CHARLESTON, W.Va. - The Logan building had no running water or examining tables, and the Texas doctor running it did not have any medical equipment on hand, but he did have a prescription pad, authorities said.
Dr. Fernando Gonzalez-Ramos, 47, of El Paso was arrested Sunday morning at his makeshift office on Old Logan Road after federal, state and local authorities showed up with a search warrant.
Gonzalez-Ramos was charged with conspiracy to distribute controlled substances, according to federal court documents. He is a practicing physician at the VA Hospital in El Paso but is licensed in West Virginia and Puerto Rico.
Officers began conducting drive-by surveillance of the office in December, noting the steady flow of people coming and going. Surveillance revealed one person spent five to 10 minutes inside, according to a search warrant.
A State Police trooper watching the office on Dec. 1, a Saturday, noted about 50 vehicles stopping in a two-hour period.
The FBI obtained a search warrant for the office Friday and was still conducting surveillance Saturday. Officers noted a number of people going into the building, including a patient who was secretly working with authorities.
The patient went inside and paid $450 in cash for a prescription of hydrocodone. She was in and out of the building in about three minutes, according to a criminal complaint filed late Monday and made public Tuesday.
Officers were back at the building about 8 a.m. Sunday. They found people waiting in a line outside.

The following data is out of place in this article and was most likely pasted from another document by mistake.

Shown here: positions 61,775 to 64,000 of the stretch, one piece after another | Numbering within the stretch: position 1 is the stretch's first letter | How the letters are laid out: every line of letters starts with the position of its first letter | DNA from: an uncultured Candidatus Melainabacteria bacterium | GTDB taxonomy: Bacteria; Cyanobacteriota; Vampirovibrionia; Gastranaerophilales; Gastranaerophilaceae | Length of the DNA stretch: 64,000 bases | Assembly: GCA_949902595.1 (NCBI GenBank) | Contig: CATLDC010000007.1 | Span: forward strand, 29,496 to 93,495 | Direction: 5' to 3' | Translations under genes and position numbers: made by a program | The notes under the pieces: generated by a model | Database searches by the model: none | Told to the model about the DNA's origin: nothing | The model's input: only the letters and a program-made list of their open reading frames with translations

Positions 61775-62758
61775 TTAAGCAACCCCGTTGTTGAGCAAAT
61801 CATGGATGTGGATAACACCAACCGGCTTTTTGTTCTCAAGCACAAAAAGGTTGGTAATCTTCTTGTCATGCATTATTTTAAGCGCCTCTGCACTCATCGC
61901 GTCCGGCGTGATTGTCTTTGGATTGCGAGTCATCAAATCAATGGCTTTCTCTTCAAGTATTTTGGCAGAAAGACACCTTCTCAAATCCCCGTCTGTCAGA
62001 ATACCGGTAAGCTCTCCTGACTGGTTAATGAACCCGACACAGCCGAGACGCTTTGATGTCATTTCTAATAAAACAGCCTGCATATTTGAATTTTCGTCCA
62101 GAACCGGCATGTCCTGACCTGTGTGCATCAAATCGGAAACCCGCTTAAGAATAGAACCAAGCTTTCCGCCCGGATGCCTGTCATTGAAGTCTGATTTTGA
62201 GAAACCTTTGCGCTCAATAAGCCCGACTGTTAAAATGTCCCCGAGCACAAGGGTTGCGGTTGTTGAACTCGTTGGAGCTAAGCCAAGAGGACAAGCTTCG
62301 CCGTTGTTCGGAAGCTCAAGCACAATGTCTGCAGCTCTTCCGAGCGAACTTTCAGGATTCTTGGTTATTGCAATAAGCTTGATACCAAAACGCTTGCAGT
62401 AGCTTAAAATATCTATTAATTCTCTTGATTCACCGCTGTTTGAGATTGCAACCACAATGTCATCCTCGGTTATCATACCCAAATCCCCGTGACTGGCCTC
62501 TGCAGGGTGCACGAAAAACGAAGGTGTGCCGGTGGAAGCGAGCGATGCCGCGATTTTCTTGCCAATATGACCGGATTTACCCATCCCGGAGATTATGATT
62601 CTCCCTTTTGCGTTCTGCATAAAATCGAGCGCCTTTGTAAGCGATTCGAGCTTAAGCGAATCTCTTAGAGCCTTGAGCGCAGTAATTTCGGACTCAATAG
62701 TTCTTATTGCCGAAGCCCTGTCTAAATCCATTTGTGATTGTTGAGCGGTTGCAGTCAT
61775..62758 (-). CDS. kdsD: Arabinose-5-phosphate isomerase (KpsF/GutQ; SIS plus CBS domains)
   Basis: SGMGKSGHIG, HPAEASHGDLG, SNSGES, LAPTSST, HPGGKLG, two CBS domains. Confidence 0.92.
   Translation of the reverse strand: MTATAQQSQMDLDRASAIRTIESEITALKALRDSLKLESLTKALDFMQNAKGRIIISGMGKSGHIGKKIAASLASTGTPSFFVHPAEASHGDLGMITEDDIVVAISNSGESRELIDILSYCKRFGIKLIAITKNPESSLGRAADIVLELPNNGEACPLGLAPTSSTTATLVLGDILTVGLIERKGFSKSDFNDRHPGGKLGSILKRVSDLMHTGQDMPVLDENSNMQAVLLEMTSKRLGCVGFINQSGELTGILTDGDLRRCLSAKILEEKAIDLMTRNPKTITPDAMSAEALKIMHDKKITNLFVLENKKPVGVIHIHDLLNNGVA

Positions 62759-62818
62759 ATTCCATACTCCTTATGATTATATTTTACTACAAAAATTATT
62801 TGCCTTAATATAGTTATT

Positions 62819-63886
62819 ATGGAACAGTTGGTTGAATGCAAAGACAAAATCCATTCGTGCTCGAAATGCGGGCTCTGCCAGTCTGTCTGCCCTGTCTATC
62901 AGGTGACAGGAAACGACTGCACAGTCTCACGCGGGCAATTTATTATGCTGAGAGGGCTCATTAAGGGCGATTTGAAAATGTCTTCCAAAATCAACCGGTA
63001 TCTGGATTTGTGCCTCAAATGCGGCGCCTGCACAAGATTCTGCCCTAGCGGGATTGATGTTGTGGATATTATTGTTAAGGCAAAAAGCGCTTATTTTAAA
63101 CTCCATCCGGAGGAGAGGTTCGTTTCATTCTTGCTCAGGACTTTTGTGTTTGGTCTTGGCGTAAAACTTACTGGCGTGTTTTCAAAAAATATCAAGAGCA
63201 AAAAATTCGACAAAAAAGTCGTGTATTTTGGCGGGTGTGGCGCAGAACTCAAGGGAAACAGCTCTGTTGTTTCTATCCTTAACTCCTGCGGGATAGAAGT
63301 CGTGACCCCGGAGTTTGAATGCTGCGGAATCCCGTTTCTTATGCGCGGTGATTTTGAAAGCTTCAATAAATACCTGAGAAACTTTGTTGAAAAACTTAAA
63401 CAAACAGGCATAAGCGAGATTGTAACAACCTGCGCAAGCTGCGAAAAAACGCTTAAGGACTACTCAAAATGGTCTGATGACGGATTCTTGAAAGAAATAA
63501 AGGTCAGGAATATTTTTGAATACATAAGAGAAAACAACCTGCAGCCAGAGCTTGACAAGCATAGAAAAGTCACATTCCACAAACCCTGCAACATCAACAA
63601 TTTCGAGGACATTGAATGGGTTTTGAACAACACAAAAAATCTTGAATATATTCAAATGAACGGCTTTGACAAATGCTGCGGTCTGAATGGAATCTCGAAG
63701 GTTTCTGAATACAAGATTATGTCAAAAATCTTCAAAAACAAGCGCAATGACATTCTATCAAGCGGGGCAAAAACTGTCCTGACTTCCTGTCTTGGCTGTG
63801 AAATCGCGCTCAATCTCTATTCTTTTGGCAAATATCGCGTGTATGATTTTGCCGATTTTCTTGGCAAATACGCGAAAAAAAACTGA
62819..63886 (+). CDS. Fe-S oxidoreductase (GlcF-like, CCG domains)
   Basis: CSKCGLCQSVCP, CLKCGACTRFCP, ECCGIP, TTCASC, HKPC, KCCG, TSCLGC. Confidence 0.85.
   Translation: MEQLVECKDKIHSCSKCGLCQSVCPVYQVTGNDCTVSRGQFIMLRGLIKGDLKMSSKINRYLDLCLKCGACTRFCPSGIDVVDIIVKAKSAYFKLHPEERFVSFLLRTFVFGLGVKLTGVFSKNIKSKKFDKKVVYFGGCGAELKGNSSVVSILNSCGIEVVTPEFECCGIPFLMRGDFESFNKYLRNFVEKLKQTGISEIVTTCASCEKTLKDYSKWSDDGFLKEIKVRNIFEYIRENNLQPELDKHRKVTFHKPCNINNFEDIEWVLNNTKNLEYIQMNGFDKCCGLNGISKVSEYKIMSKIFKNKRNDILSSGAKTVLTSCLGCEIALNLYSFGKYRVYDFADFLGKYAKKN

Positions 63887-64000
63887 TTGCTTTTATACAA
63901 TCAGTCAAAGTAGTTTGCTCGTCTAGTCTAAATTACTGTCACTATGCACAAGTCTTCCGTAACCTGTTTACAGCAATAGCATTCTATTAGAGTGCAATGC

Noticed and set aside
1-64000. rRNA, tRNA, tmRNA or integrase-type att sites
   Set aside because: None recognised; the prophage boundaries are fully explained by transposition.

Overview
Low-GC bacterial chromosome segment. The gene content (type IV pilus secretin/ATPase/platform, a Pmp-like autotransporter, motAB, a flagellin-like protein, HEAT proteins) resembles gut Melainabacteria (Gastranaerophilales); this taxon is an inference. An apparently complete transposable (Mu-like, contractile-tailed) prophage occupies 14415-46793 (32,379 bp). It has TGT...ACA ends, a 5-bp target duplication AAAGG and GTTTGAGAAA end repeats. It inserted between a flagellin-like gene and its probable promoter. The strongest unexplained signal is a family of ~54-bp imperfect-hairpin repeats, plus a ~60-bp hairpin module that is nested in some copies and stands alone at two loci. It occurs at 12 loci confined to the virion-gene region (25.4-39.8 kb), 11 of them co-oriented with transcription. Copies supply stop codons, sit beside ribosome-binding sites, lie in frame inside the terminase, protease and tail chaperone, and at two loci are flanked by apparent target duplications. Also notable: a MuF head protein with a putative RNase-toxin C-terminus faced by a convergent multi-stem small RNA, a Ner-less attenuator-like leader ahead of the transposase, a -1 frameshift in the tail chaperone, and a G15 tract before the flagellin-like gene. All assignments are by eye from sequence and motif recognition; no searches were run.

When officers executed the search warrant about two hours later, they found the inside of the building "full of people waiting to get their prescriptions," the complaint said.
"It was clear that the prescriptions were being written outside the bounds of professional medical practice and were not for legitimate medical purposes," the complaint said.
"First, the building was not set up or furnished like a doctor's office. There were no examination tables, Gonzales (sic) did not have any medical equipment (no stethoscope, blood pressure machines, scales), and the building did not even have running water."
The employees described at the office were an armed security guard, a bodyguard carrying brass knuckles and a nurse/receptionist. Investigators said the nurse collected $450 cash from each customer getting a Schedule III drug and $500 from those getting a Schedule II narcotic.
The prescriptions were all prewritten and stored in patients' files, the complaint said.
The nurse, whose name has not yet been released, told investigators she made appointments with patients for the times Gonzalez-Ramos told her he would be in town. He traveled back and forth between Logan and Texas.